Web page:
Count me among those who liked the odds of seeing the Edmonton Oilers and the Colorado Avalanche back in the Western Conference final in an encore of the 2022 series the Avs swept 4-0 last spring on the way to sipping suds from the Stanley Cup. Sure. That’s looking like something of a long shot right now.
In the first meeting of the teams since June, Colorado, laid low by injuries, arrived at Rogers Place last night having lost five straight games. The Oilers, meanwhile, just ended a five-game losing skid at home in a 4-2 win over the New York Islanders Thursday. The Avs, a 119-point team last season, are below the playoff cutline in the Western Conference. The Oilers arrived at the halfway point of the schedule last night clinging to a playoff spot.
The way things have unfolded, this game wasn’t standard storyline stuff — the Oilers looking for payback, the Avs flexing, looking to prove nothing has changed since last spring. For both teams, this was about gaining some traction and putting up-and-down seasons in the rear-view mirror. Nobody, not even the Cup champs, makes the playoffs based on reputation, on what they did last season.
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Framed that way, the Avalanche got what they came for as they won it 3-2 on Cale Makar’s overtime goal after the Oilers coughed up a 2-0 lead — built on a pair of power-play goals from Zach Hyman — in the third period. While one win doesn’t constitute a turnaround, Colorado was the better team by a lot, especially five-on-five. If it wasn’t for Stuart Skinner making 43 saves for the Oilers, this would have been a laugher.
Having put together back-to-back wins just twice in the last month, the Oilers remain in the playoff mix for now with the loser point, but there’s much work to do. They’re 1-5-1 in their last seven games at home and have blown two-goal leads four times in that stretch. Four! Halfway home, they’re 21-17-3 for 45 points after 41 games. They look like a team in desperate need of a move or two by GM Ken Holland.
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The Oilers and Avalanche meet twice more, with both games in Denver. The next game is Feb. 19 and the final meeting is the Oilers second-last game of the season, April 11.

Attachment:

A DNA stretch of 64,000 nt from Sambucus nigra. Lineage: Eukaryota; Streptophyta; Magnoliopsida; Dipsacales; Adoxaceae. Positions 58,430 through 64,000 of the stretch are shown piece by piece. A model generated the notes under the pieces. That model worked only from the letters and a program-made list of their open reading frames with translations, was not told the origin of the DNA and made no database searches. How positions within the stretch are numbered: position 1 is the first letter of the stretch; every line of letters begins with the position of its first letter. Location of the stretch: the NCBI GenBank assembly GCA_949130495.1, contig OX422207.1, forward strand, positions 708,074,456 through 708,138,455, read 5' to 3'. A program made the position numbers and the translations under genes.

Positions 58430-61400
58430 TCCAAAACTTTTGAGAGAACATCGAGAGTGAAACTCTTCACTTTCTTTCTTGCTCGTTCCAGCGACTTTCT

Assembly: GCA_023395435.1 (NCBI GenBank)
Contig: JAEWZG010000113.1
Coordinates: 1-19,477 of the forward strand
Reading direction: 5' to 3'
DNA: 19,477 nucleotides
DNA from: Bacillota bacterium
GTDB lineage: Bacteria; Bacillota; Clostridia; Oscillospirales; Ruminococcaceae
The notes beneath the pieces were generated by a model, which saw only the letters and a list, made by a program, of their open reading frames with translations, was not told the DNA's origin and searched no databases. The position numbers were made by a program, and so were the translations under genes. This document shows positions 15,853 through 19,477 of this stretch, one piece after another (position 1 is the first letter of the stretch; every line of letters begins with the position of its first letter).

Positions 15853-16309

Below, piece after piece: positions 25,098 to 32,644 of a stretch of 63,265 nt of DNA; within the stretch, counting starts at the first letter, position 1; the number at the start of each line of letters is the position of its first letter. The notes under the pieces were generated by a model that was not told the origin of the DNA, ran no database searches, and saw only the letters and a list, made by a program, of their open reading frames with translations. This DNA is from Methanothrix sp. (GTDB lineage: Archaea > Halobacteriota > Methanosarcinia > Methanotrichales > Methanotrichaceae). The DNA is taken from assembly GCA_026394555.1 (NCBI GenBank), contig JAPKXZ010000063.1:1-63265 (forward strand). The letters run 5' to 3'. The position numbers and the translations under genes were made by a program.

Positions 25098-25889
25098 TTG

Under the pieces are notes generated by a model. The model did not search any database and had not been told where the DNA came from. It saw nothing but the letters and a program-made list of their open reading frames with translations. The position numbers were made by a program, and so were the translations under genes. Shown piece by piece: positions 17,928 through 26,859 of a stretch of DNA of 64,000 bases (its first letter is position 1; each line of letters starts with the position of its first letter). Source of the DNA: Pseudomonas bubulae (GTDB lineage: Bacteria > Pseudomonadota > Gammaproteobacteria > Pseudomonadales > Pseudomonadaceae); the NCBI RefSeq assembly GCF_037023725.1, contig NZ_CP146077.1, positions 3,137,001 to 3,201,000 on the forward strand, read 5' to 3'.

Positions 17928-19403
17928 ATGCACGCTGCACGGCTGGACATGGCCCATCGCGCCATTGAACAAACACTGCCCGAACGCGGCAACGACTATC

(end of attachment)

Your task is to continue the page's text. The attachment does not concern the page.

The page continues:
ELITE COMPANY

Dec 13, 2022; Nashville, Tennessee, USA; Edmonton Oilers center Connor McDavid (97) skates against the Nashville Predators during the second period at Bridgestone Arena. Mandatory Credit: Steve Roberts-USA TODAY Sports
The 500-assist milestone Connor McDavid reached Thursday in the win over the Islanders (Leon Draisaitl reached 400 assists in the same game) is more remarkable than it seems at first glance when you put it into context.
McDavid is now fourth in franchise record books behind only the HHOF trio of Wayne Gretzky, who had 1,086 assists in 696 games, Mark Messier, with 642 in 851 games, and Jari Kurri with 569 in 754 games. McDavid reached 500 with helpers on Draisaitl’s 1-0 goal and Kailer Yamamoto’s 2-0 goal in his 527th game.
Gretzky, Messier and Kurri put up their numbers during an era when the Oilers scored 400-or-more goals in five consecutive seasons – 1981-82 to 1985-86 – with 417, 424, 446, 401 and 426 in that span. Since McDavid, named an all-star for the sixth time on Thursday, made his NHL debut in the 2015-16 campaign, the team high for goals is 290 (in 2021-22).
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In terms of assists per game with the Oilers, Gretzky leads at 1.56, while McDavid’s .95 has him second overall ahead of Messier and Kurri, both at .75.

BUYING HIGH

Sep 28, 2022; Calgary, Alberta, CAN; Calgary Flames center Nazem Kadri (91) passes the puck against the Edmonton Oilers during the third period at Scotiabank Saddledome. Mandatory Credit: Sergei Belski-USA TODAY Sports
It’s understandable that some fans have been beefing about the $9.25 million AAV Darnell Nurse is carrying on the eight-year $74 million contract he signed with the Oilers in August 2021. I get it. That’s a big number and critics say Nurse, 27, is neither a pure shutdown guy nor a rearguard who produces elite offensive numbers. Nurse is what some call a tweener. Many are of the opinion he’s just not a true No. 1. Fair comment.
That said, I’ve been eyeballing the eight-year, $84-million deal with a $10.5-million AAV Jonathan Huberdeau signed with the Calgary Flames last August. Huberdeau, 29, inked the pact after a career-high 115-point season with Florida. His previous best was 92 points. His next best is 78 points. As of Saturday, with the new contract not even kicking in until 2023-24, he has 26 points in 37 games. Huberdeau’s deal is the epitome of buying high.
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Likewise, Nazem Kadri, who cashed in with a seven-year deal worth $49 million in Calgary. Kadri is 32, so the new pact, signed after a career-high 87 points with Colorado (his best previous total was 61 points with Toronto in 2016-17), takes him to age 39. Let’s see what that $7-million AAV looks like three seasons from now.

GET IT RIGHT

Several people have made this point since the first names for the 2023 NHL all-star game were announced and I’d like to add my voice to what sounds like a growing chorus.
I’m admittedly not a big fan of the game and I haven’t been for many years, but if the league insists on holding it as a favor for sponsors, enough already with the participation-type practice of having one representative from every team.
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Under this format, McDavid has been named to the game, but not Draisaitl. He’ll have to get in via a fan vote — as will several other players from different teams. If the NHL insists on staging this event, pick the best players. If that means some teams have three or four players chosen and others have none, so be it. 

HE DID WHAT?

So, Blake Wheeler played with . . . I said, pardon?